Teaching kids good money habits
Good earning habits do not arise automatically in adulthood, they arise in childhood. Take a look around and see adults of all ages messing up their finances. But what if they had learned good money habits as children?
At school, we study algebra, calculus, and trigonometry, but we don’t learn to budget, save, or invest. The older we get, the more responsibilities we have that make it difficult for us to focus on studying financial principles.
I founded Rich Single Momma because I wanted to teach single moms how to raise money. Ultimately, this education evolved into financial literacy and financial empowerment. After helping over 2,500 adults with their money problems, I naturally began to emphasize the importance of parents teaching their children about money.
I spoke with several parents and money experts from the wealthy single mom community who shared their tips and experiences in teaching kids good money habits at every stage.
Babies and toddlers
How to teach kids good money habits? They are busy learning the basics of eating, sleeping, walking, and relationships with the world. It may seem like a waste of time, but it all starts with the first cash gift they receive at birth and / or every year thereafter.
Babies are stimulated by color and sound, so ask grandparents and relatives to buy cute musical piggy banks. Children love to put money in a music bank just to listen to music or watch the kitten take a coin. Make depositing money a daily or weekly ritual to develop a saving habit. Later, transfer the money you save to your child’s savings account and continue the habit of investing in your home bank and then depositing into your savings account every month.
Pre-K and younger students
Young children are naturally interested in the world, so now is the perfect time to teach them good money habits.
Create a toy store with prices for your own toys. Let them use the change from your change jar to buy toys from you. Increase prices and the amount they have to spend as they get older. Equip them with a pencil and notepad to calculate the price so they don’t go over budget.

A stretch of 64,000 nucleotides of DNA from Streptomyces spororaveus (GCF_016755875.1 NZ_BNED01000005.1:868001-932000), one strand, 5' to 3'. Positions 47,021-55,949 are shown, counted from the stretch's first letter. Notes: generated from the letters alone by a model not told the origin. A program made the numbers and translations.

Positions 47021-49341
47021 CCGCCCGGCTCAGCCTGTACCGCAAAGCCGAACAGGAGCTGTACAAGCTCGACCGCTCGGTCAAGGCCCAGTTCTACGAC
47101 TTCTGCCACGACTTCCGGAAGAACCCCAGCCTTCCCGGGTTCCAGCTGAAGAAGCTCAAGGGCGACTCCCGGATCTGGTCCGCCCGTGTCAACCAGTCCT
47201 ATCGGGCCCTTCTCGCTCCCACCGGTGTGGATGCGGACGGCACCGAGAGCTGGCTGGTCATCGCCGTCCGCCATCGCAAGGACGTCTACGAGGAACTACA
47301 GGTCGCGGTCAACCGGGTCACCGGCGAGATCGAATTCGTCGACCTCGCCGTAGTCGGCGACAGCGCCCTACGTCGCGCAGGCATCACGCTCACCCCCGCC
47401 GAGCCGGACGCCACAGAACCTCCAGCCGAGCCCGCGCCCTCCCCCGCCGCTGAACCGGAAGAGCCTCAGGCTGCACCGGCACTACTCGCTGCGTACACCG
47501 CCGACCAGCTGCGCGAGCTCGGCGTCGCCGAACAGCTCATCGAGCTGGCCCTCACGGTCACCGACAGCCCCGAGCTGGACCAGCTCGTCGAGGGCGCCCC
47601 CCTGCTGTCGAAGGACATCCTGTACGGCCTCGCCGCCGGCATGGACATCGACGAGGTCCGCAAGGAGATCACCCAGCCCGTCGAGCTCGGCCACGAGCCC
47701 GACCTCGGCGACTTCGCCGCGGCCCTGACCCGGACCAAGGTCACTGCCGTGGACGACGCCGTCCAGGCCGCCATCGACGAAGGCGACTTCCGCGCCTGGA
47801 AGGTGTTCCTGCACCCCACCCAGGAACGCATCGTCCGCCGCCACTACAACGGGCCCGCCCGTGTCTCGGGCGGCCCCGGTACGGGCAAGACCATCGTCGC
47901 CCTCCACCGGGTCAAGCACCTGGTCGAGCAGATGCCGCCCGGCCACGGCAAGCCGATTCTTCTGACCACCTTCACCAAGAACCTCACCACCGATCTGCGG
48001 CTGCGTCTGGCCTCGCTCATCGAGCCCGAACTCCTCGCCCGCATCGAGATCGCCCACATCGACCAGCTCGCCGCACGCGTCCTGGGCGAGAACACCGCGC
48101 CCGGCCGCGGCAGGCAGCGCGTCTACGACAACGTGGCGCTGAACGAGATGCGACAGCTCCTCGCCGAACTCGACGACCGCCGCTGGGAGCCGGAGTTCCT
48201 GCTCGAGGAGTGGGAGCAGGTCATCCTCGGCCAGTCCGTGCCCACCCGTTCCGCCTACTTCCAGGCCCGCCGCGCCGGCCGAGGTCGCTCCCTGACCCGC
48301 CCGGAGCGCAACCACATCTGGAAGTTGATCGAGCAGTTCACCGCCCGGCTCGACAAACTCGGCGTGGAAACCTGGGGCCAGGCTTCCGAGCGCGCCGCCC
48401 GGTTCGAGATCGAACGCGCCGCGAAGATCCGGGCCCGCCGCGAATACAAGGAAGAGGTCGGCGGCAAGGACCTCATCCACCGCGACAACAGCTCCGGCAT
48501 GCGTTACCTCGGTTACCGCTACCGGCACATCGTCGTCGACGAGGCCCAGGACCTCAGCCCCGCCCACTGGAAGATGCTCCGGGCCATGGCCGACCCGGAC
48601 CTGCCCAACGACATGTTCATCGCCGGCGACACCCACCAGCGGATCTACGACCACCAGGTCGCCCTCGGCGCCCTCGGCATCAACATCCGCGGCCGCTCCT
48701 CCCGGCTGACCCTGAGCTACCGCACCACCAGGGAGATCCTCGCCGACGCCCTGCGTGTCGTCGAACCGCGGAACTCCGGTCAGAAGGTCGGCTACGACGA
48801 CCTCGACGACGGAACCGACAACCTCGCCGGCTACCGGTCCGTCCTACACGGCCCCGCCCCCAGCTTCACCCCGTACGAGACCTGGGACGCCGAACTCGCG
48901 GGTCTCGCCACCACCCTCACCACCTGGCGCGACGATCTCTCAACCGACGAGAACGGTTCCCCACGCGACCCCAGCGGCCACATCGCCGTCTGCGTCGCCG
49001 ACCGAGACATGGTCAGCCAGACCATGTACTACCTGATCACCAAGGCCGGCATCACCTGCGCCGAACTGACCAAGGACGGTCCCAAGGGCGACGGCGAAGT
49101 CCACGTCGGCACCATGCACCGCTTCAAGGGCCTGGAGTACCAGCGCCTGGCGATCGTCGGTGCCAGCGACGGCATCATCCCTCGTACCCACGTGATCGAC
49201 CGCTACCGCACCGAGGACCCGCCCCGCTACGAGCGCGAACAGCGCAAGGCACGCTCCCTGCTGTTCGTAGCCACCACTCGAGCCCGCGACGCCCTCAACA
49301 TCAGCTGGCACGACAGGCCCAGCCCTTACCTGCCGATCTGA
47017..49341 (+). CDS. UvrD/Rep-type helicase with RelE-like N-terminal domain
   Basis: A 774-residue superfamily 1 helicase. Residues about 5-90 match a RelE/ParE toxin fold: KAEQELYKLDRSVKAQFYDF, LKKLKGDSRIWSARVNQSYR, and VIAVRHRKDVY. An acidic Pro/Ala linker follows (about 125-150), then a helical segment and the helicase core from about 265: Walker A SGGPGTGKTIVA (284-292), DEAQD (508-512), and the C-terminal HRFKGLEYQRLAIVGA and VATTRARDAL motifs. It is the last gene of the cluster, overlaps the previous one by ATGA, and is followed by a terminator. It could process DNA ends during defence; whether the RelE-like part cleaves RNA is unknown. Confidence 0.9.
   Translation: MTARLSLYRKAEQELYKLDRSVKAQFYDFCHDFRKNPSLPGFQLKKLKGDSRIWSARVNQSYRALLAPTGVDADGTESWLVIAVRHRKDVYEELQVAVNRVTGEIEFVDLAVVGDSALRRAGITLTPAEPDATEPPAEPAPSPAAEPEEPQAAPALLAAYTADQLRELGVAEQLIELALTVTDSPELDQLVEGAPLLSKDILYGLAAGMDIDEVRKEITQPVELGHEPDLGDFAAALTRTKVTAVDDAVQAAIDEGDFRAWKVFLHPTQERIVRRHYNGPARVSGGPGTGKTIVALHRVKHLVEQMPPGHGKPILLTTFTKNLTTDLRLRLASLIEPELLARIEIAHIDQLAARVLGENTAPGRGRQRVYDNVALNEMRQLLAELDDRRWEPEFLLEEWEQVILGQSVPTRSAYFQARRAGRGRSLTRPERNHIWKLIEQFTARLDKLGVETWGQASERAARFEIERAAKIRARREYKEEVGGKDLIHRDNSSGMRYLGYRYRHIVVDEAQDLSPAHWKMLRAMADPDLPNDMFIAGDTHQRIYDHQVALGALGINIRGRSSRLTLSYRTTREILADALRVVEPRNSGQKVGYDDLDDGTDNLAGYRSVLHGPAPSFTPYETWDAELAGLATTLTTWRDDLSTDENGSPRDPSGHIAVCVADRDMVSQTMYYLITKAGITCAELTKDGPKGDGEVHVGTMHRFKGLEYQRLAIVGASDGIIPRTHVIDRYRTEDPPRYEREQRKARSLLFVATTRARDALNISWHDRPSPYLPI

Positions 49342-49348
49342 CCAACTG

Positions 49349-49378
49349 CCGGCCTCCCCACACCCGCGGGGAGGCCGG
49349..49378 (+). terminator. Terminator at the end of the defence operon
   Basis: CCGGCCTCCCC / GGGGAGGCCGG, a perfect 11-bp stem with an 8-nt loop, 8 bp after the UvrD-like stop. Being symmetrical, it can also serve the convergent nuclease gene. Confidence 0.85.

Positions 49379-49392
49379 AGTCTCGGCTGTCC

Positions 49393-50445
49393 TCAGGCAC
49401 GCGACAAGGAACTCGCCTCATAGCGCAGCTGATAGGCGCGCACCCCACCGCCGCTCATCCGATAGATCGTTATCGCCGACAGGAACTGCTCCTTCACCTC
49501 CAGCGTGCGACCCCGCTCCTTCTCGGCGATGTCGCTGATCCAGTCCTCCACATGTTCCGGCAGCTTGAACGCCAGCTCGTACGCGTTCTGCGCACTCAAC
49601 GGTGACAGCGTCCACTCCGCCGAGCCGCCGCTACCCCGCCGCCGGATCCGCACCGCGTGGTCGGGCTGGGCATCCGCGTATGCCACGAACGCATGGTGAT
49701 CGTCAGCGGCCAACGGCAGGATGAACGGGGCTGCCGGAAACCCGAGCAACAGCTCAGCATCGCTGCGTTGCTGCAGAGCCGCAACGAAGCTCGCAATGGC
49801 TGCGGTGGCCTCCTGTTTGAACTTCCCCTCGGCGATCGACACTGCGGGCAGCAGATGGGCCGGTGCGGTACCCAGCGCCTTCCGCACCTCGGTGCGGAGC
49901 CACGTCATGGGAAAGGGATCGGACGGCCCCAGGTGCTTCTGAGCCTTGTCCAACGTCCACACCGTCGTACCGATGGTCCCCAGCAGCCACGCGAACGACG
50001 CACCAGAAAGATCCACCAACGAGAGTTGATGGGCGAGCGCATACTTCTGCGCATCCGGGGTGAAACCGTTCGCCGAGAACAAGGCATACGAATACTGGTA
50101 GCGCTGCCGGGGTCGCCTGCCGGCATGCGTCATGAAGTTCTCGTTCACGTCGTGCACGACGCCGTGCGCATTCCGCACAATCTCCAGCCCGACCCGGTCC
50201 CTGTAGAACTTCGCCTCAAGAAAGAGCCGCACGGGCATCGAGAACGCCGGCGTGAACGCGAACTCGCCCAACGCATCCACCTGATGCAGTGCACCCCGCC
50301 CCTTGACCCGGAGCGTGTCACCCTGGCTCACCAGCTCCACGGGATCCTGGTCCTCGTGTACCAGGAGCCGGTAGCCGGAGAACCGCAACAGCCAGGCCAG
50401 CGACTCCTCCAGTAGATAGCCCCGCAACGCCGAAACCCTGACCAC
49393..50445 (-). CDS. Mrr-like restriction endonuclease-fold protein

You may also consider introducing a benefit at this age. One of the parents, Stephanie Stockwell, said: I started receiving the au pair for my son, 6 years old. He can earn $ 0.25 for various chores. We also let him choose a target for his money. After he reaches 1.5 times his goal, if his goal is $ 10, he needs $ 15 and he can choose to buy.
As more and more parents are homeschooling their children, this opens up an opportunity to teach them good money habits. From financial literacy sheets you can download to watching other kids talk about money on YouTube, learning good money habits can be fun and engaging.
Children will learn more and are likely to be more receptive as they get hands-on experience at the grocery store, shop online, or go to the bank or ATM. These are all instructive points that parents can use in their daily life. Jolie Wiguers shared, “My kids use a little app called Spendee to record all transactions. They need to check their transactions with their bank (which is not connected) before they receive the next month’s benefit!
Another tool that many parents use is Greenlight, which offers kids a parent-managed debit card. With the Greenlight app, parents can fund their child’s account with benefits after doing chores (it is possible to top up without chores). The kids can then fund their savings, spend, or open accounts.
The teenage years are the dawn of independence, and a time when many teenagers are starting to find ways to make money by working or negotiating higher benefits. This is the perfect time to reinforce good money habits. When daughter Karen Colton was 13, she began planning a vacation with her mom. Karen often found an inexpensive short-term apartment when they traveled.
She says: My daughter helped with planning, including budgeting. By the age of 13, she was already a professional. Once we unexpectedly arrived in Bruges, and she offered to find us a place to sleep. We left her at the phone booth with the tourist accommodation guide she got from the tourist information center and when we returned to find that she had booked us a cozy apartment that fit into our budget.